The Chemical Industry Federation of Finland, in collaboration with Aalto University, examined the strategic capabilities and success factors necessary for achieving the carbon neutrality goal within the industry. Effective leadership and management processes can establish a corporate culture conducive to embracing change and fostering innovation, wherein each unit and employee contributes to the advancement of sustainability. Diverse and interdisciplinary expertise is essential.
Based on the findings, the strategic capabilities required for carbon neutrality can be categorized into six interconnected groups: leadership, management processes, corporate culture, multidisciplinary expertise, innovation, and influencing the business environment.
The research was conducted from January to March 2021 through surveys and two rounds of interviews, in collaboration with member companies of The Chemical Industry Federation of Finland. As a result of the study’s outcomes, a self-assessment tool comprising 25 statements was developed to facilitate the progress of companies. This tool enables a rapid assessment of a company’s current capability status at a general level.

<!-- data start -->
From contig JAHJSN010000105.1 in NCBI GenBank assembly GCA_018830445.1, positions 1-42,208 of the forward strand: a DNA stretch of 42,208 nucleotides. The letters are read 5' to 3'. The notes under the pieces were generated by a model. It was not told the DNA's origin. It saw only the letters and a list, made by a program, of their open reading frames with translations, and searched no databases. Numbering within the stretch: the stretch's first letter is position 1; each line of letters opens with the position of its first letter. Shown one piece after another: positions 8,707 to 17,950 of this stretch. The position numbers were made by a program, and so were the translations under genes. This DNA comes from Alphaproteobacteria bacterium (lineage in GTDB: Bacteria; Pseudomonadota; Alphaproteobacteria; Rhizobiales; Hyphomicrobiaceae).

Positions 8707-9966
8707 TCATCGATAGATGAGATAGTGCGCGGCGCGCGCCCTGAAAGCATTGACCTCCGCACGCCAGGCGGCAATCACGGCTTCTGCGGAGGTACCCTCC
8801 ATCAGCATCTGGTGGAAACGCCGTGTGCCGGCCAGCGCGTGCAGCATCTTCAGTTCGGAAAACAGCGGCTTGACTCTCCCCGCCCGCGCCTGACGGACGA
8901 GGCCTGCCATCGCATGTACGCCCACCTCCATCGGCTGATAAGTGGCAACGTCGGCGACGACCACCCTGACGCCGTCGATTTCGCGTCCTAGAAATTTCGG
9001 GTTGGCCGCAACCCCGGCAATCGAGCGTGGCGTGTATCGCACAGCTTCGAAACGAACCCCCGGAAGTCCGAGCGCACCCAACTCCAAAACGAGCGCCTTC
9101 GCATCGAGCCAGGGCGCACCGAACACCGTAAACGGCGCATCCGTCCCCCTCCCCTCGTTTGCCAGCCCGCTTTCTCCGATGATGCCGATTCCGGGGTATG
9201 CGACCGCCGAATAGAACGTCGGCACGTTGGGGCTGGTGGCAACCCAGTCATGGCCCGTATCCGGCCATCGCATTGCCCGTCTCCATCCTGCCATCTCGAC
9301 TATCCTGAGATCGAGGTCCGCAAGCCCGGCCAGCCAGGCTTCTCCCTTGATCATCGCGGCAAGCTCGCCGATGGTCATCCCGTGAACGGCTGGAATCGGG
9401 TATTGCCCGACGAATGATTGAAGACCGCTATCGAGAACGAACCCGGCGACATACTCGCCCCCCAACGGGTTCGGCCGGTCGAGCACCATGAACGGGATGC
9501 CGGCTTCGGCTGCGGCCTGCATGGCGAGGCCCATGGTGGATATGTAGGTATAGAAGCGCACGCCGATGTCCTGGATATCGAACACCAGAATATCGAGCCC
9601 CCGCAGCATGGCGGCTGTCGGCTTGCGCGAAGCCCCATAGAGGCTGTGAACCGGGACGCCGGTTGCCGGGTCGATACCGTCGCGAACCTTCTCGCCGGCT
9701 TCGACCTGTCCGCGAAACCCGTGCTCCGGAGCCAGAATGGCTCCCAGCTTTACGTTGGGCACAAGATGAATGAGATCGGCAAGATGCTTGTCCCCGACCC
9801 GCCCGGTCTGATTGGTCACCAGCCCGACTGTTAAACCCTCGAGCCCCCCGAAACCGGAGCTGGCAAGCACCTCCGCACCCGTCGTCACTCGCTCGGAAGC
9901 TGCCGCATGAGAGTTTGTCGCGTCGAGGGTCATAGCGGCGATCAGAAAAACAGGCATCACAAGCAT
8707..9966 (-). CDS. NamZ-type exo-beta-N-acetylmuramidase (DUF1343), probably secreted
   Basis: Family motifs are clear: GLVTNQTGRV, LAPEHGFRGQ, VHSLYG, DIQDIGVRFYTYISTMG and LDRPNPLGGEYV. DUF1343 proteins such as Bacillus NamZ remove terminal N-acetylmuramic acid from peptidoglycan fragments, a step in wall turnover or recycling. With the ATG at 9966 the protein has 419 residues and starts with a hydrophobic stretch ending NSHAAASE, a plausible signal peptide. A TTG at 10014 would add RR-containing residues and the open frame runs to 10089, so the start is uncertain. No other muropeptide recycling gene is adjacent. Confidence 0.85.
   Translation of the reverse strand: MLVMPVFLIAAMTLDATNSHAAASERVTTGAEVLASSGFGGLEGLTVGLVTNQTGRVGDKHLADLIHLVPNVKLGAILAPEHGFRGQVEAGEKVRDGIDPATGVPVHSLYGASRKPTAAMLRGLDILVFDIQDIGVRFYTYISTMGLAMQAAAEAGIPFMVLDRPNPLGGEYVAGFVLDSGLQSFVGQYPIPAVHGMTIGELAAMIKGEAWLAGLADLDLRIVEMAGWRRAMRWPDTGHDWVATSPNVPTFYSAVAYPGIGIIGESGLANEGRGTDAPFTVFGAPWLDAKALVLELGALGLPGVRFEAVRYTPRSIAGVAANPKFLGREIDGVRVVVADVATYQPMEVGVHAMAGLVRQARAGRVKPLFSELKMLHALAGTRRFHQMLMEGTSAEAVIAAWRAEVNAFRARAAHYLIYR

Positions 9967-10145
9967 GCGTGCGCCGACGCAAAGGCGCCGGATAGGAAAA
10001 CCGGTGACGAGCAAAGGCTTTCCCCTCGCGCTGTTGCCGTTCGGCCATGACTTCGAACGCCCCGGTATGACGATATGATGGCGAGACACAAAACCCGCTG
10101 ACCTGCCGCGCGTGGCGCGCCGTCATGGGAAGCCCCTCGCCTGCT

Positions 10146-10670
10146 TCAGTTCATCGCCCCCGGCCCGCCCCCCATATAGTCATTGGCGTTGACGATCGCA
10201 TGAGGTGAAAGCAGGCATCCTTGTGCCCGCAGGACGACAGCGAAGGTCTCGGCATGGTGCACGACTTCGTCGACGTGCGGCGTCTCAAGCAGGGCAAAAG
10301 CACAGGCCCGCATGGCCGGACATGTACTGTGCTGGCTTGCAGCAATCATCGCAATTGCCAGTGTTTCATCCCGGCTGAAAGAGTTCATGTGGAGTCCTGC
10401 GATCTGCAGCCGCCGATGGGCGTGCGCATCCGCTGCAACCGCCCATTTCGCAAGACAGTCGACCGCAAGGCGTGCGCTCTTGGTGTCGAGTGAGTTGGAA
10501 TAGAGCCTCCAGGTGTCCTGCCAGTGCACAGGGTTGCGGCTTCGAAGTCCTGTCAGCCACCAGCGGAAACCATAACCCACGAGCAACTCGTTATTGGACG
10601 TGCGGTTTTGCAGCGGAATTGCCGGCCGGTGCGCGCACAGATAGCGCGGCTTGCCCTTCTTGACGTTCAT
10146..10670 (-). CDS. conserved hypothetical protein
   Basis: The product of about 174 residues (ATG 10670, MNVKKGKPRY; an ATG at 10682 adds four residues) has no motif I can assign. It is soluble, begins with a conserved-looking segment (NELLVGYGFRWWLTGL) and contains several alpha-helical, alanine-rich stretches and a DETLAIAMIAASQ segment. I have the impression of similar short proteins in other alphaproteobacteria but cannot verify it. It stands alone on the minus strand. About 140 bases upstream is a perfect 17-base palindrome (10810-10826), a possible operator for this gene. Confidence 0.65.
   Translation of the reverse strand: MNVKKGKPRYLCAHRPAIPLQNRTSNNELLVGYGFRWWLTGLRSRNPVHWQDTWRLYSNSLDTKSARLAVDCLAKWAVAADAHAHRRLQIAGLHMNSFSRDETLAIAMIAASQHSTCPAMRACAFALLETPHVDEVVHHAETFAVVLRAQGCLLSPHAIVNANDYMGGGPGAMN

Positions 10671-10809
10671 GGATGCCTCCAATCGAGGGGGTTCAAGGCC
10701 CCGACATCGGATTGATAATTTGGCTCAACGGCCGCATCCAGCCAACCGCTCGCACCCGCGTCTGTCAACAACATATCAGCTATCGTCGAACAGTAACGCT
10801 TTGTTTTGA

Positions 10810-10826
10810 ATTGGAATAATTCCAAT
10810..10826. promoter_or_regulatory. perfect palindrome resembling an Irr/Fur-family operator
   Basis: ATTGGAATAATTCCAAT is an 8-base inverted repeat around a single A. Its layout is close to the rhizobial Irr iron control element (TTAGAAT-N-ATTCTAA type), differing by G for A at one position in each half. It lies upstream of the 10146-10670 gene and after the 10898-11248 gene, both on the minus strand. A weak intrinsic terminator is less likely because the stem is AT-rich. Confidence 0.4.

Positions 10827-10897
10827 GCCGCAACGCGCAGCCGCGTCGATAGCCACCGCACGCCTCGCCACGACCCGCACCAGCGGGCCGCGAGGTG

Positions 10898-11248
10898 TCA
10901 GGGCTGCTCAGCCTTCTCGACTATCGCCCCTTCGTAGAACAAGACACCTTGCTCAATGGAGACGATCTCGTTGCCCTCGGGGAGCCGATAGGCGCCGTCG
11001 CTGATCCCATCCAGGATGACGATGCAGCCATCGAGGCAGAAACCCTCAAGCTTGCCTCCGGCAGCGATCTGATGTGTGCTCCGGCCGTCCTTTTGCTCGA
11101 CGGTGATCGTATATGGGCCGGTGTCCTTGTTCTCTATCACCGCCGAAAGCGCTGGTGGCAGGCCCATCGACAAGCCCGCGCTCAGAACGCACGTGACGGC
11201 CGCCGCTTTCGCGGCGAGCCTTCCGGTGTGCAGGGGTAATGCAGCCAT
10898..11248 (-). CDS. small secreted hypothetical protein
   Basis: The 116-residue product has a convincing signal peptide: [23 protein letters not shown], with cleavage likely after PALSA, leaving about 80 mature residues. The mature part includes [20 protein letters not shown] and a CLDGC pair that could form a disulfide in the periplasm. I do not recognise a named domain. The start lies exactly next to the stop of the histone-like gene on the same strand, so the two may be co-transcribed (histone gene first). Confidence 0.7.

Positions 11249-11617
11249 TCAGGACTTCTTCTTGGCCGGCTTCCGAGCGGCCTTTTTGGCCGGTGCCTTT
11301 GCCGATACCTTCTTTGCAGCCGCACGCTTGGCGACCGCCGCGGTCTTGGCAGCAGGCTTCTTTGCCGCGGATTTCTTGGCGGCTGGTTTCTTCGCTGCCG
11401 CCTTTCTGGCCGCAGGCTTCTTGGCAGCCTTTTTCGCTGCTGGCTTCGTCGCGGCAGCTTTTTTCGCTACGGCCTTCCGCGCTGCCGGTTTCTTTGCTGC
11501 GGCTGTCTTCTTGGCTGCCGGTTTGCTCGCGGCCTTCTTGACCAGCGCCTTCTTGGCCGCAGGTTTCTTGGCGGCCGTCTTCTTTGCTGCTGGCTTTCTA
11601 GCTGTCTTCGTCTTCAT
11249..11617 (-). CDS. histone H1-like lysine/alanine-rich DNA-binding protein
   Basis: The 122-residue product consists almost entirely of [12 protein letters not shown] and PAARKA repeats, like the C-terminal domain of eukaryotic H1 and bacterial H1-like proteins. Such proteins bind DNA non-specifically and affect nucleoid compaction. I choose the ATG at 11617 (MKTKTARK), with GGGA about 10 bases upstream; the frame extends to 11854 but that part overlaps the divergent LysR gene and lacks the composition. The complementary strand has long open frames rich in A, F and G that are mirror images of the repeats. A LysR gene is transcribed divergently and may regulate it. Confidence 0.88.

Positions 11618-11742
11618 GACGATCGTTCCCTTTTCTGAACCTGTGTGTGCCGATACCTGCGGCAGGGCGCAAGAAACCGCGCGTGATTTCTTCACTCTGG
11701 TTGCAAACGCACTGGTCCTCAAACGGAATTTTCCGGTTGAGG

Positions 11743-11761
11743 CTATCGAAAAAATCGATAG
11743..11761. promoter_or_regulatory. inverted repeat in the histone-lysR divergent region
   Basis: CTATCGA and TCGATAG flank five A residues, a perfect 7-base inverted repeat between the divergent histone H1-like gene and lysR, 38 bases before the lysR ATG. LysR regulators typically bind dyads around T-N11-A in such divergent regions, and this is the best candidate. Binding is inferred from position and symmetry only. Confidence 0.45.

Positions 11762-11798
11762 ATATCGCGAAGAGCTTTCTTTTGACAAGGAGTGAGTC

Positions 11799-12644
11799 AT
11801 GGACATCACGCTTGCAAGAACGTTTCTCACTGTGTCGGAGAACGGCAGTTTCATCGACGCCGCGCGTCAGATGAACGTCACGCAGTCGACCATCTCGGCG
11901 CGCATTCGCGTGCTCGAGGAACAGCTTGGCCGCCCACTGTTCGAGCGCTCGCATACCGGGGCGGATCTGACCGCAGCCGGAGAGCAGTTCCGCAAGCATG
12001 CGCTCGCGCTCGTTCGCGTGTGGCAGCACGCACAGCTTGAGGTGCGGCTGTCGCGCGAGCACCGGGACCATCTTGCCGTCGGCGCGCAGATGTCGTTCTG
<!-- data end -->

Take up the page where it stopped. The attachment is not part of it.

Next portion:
The brochure “Cap the Carbon!” published by the Chemical Industry Federation of Finland on April 14, 2021, summarizes and presents both completed and forthcoming measures aimed at achieving the carbon neutrality goal. The brochure also serves as an invitation to engage in comprehensive collaboration where everyone stands to benefit in the pursuit of carbon neutrality.
The “Cap the Carbon!” brochure is a compilation of the studies undertaken between 2018 and 2021 to achieve the Carbon-Neutral Chemistry goal. Alongside corporate examples, the brochure includes expert articles detailing the national and systemic requirements for achieving carbon neutrality.
The brochure emphasizes the need for collaboration to achieve the carbon neutrality goal for the chemical industry and for Finland as a whole. Extensive collaboration is required between the private and public sectors, companies and educational institutions, and across industries. Above all, a national, sustained industrial strategy towards carbon neutrality is essential. The chemical industry is actively engaged in this effort.